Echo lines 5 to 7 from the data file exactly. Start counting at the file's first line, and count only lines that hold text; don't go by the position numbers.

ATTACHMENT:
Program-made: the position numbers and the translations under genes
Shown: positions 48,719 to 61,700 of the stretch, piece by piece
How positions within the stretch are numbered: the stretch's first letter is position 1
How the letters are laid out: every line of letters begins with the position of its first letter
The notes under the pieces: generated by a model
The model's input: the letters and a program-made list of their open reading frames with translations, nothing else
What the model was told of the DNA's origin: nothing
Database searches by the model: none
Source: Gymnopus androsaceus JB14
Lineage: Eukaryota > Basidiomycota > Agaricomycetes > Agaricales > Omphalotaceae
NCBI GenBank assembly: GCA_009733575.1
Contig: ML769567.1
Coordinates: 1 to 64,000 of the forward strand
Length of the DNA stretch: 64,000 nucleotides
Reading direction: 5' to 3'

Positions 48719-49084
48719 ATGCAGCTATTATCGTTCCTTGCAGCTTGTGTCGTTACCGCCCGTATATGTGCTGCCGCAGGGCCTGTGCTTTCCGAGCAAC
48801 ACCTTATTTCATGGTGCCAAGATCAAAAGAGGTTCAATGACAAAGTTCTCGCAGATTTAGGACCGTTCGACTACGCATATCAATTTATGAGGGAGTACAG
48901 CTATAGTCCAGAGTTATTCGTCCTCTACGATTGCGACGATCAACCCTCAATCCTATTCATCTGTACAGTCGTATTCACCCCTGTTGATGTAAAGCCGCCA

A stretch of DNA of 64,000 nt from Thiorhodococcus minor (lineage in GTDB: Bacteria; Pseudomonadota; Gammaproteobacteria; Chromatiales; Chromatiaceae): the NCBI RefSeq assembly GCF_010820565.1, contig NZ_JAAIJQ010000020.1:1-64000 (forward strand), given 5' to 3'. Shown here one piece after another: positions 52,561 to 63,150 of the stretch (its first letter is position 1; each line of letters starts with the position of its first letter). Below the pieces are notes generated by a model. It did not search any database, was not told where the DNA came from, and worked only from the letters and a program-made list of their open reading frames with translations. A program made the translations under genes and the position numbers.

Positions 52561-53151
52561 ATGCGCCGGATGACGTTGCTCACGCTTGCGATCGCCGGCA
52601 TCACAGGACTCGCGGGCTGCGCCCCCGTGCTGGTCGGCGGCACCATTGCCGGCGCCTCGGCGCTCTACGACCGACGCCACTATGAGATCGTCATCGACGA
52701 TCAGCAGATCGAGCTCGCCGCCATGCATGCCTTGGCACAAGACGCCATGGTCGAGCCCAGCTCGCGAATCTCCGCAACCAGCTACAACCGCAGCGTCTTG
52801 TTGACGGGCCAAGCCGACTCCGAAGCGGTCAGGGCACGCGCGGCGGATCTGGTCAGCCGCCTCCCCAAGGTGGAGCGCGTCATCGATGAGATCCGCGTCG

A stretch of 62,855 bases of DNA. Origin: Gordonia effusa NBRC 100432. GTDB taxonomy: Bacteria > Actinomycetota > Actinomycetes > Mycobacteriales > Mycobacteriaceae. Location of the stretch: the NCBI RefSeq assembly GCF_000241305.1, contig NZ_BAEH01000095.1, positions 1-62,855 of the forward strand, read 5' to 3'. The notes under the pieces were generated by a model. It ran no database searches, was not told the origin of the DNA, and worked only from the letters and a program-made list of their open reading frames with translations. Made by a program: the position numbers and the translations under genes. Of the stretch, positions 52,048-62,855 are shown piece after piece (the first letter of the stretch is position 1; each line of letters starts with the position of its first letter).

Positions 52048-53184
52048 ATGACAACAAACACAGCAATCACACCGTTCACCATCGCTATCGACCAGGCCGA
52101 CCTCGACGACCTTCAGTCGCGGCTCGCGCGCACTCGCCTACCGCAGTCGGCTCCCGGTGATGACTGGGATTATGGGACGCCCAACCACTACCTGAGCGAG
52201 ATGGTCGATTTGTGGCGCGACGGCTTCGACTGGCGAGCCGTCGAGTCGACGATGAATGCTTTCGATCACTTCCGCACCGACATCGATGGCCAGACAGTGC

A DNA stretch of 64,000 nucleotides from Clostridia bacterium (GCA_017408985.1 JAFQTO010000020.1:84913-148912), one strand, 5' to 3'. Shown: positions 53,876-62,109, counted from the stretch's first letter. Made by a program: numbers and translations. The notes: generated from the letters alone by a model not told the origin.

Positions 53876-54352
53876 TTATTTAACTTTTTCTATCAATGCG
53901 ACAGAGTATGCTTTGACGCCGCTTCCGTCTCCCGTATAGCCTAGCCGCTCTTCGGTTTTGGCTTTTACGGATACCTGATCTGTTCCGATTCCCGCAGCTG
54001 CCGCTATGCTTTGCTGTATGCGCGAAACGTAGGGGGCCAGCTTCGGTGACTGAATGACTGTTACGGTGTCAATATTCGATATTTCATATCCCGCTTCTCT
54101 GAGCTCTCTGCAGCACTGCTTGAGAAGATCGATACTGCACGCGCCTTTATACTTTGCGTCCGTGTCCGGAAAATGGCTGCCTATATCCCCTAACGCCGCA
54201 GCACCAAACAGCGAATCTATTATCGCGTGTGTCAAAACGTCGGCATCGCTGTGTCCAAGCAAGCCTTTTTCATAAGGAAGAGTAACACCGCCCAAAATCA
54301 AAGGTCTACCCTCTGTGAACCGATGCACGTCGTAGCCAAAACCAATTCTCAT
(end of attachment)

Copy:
The notes under the pieces: generated by a model
The model's input: the letters and a program-made list of their open reading frames with translations, nothing else
What the model was told of the DNA's origin: nothing